Thursday, December 30, 2004

Laying it Out

Georgie Anne Geyer is one of those shoe-leather reporters that has forgotten more about Foreign Affairs than the Stuffed Flightsuit has ever learned (and then forgotten as well).

She pretty much takes the the Administration's spin about Iraq to the Woodshed:
But in only the last two weeks, American generals and civilian officials are, in fact, admitting that they have their own similar Maginot Line problems. In Mosul, the Iraqi police force has "faded away." American generals speak of a "virtual connectivity" of the insurgents never seen before, as they use the Internet to pass along techniques, tactics and advice to one another. American generals now admit that almost all of them are Iraqis; we have created the Iraqi terrorists who were not there before.

Take only the astoundingly candid analysis, based in part on an interview with Gen. John Abizaid, the senior U.S. military commander in the region, by CNN's excellent Pentagon (news - web sites) correspondent, Barbara Starr, on television last Sunday.

Starr reported: "Senior U.S. military sources in the region tell CNN the city of Mosul has been wracked by violence for weeks. Local Iraqi security forces have virtually melted away, say those officials. One senior U.S. officer tells CNN, we have no Iraqi police force up in Mosul today.

"The problem in getting Iraqis to fight the insurgency may be deeper across Iraq. The military assessment now is that the U.S. miscalculated Iraqi tribal and religious loyalties and did not realize Iraqis are likely to fight only for their brethren ... So in cases like Mosul, they simply will not fight the intimidation of the insurgents, the U.S. now believes."

And remember, until now Mosul was one of our success stories!

Put aside the stunning fact that American officials could not figure out that people anywhere will fight for their families instead of for the foreign invaders; the recent report by the Center for Strategic and International Studies states that the numbers of trained Iraqi army and police are far below what is required. Only one example: As of Dec. 6, the Pentagon reported that 27,000 trained army troops were needed, but that only 3,428 were listed as "trained/on hand."

Or consider these other warning signs:

American generals now speak in interviews about the "cellular expansion" of the insurgents. They see a constant spread of new, small cells with no clear command and control links that can form quickly, exploit and sacrifice, rather than relying on hard-core or closed, secure cells and forces. The Independent newspaper in London estimates there were at least 190 suicide bombers in the last 12 months (one might pause to think that they had something they believed in to take such a terminal measure).

Officers and diplomats in the area are now changing their time limits. Some are saying that all of 2005 will be a very troubled year, that it will take five to 10 years, even under reasonably effective Iraqi rule, to bring any stability at all, and some are noting that insurgencies usually take 10 to 30 years to play themselves out. The able Gen. Abizaid himself says we are in the middle of a fight against "Salafist jihadists," or Muslim fundamentalists determined to recreate the supposed seventh-century paradise of the Prophet Muhammad himself. He compares it, revealingly, to the long and arduous fight against the utopian Bolsheviks in the 20th century.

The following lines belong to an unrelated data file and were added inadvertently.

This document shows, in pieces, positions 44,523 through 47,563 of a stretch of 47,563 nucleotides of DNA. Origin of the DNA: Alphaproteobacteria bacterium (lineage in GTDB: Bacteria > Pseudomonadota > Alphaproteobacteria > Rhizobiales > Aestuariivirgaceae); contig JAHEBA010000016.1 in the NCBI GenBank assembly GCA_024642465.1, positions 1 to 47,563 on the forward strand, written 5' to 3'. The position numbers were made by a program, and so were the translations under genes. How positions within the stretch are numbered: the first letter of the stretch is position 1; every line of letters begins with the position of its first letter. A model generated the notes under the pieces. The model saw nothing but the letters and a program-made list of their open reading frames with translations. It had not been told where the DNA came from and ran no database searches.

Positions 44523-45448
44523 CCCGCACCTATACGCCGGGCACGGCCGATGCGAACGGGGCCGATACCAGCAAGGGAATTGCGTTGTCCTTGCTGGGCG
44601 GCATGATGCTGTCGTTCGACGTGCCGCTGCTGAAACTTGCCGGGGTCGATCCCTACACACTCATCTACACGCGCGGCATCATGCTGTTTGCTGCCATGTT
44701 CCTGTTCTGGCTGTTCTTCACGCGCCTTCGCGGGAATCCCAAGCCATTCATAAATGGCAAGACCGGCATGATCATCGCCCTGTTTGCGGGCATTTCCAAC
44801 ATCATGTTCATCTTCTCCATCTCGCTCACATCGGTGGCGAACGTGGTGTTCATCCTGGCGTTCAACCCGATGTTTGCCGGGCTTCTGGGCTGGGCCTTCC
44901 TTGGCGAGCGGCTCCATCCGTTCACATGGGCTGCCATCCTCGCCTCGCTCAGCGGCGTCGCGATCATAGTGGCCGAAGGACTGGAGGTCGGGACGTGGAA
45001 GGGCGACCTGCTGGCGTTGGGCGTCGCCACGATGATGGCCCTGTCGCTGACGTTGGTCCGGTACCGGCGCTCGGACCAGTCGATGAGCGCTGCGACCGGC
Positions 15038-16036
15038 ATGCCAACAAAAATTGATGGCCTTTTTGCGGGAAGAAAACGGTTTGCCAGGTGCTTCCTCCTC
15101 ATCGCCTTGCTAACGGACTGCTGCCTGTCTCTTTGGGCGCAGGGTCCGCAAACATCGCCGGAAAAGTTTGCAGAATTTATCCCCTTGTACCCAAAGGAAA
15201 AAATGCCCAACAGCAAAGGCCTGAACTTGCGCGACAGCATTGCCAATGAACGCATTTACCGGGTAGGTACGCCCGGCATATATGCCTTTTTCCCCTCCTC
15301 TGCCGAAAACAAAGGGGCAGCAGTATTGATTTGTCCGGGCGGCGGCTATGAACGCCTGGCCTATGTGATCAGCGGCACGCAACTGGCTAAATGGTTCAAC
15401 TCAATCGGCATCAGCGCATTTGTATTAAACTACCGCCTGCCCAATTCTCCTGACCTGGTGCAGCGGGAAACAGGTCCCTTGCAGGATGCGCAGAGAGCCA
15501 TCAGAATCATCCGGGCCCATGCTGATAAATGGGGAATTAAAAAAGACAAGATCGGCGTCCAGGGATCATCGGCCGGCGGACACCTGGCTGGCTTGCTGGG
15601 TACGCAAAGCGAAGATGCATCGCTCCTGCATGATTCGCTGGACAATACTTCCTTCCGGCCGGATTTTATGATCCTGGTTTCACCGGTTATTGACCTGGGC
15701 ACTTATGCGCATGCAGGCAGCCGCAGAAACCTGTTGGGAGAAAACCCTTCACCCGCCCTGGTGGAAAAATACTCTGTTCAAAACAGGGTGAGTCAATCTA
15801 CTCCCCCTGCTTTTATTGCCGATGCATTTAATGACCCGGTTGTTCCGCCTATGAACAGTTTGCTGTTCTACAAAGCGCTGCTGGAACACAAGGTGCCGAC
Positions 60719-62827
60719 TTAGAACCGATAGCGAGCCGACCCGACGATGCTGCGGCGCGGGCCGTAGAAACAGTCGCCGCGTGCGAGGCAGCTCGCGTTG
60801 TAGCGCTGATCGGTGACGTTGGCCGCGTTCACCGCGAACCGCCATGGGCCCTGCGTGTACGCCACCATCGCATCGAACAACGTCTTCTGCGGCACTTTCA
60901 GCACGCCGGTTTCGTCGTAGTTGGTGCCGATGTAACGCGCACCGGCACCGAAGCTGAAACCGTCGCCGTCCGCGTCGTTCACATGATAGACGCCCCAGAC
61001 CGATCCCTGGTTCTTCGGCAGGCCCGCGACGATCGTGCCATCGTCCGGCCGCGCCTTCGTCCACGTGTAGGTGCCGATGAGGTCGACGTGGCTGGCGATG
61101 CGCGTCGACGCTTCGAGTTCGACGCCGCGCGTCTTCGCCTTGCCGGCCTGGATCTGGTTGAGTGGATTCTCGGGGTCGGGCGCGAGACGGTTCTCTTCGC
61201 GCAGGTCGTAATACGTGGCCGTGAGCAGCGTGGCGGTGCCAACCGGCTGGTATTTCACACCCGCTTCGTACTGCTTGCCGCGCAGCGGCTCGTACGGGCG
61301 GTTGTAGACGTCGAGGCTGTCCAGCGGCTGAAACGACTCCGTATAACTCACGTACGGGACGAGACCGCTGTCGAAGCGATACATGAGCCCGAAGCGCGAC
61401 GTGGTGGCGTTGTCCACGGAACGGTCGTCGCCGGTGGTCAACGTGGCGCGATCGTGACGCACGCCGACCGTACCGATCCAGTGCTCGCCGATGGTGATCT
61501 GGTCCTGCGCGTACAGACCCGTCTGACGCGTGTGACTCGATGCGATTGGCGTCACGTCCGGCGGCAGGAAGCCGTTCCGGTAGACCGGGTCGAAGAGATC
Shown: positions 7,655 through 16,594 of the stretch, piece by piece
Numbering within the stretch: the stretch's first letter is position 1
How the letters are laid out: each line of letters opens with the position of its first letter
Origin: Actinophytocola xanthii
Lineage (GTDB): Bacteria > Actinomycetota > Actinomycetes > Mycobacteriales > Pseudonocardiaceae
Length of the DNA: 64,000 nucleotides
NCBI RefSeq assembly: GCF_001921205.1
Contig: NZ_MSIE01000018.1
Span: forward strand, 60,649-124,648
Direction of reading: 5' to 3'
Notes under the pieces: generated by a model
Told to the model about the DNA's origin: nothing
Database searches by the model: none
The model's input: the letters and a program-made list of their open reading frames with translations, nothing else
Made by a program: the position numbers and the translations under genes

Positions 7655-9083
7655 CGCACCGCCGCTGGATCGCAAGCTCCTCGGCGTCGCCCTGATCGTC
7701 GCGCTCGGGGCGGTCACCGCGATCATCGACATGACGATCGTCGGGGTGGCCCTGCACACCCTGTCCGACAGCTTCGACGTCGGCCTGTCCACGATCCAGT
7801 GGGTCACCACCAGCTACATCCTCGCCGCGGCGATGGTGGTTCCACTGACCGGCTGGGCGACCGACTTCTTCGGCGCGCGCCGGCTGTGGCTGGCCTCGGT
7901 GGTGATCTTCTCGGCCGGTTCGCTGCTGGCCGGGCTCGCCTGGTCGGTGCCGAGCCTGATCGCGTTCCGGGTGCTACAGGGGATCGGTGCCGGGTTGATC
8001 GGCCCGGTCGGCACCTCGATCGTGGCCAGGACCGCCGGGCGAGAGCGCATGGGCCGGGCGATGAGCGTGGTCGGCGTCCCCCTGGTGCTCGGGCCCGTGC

"This was to be a satellite war," William Lind, the respected military analyst now at the Free Congress Foundation, told me, "a war laid out on a billiard table against an enemy who plays by our rules." Indeed, the military seems finally to have grasped the absurdity of this naive view and is beginning to stress foreign languages and cultural intangibles.

The truth no one really wants to deal with is that this war could very easily be lost by the United States. All the insurgents have to do is hang on another year. All we have to do is what the French and the British did in their colonies: Let themselves be exhausted and finally destroyed by their hubris, their delusions and their arrogant lack of understanding of the local people.

Our Maginot Lines today are our satellites, our huge bombers, our willingness to destroy a city such as Fallujah without even knowing who's there. Our Maginot minds refuse to see that the Germans sneaking around the French through Belgium to destroy them is disturbingly analogous to the insurgents in Iraq moving in cells from city to city and letting us think we are "winning."

We are being lied to, and we will continue to sow what the Bush Administration has reaped.

But, Geyer is pretty much no longer the mainstream source she used to be as a regular on the News Chat Shows before they became more scream fests and dominated by Tweety and Tweety-like personages.

So in other words our corporate media will find a way not to tell us we were fucked, are fucked, and will continue to be fucked.

There will always be amother celebrity pedophile or a murdered white pregnant woman to fixate upon.

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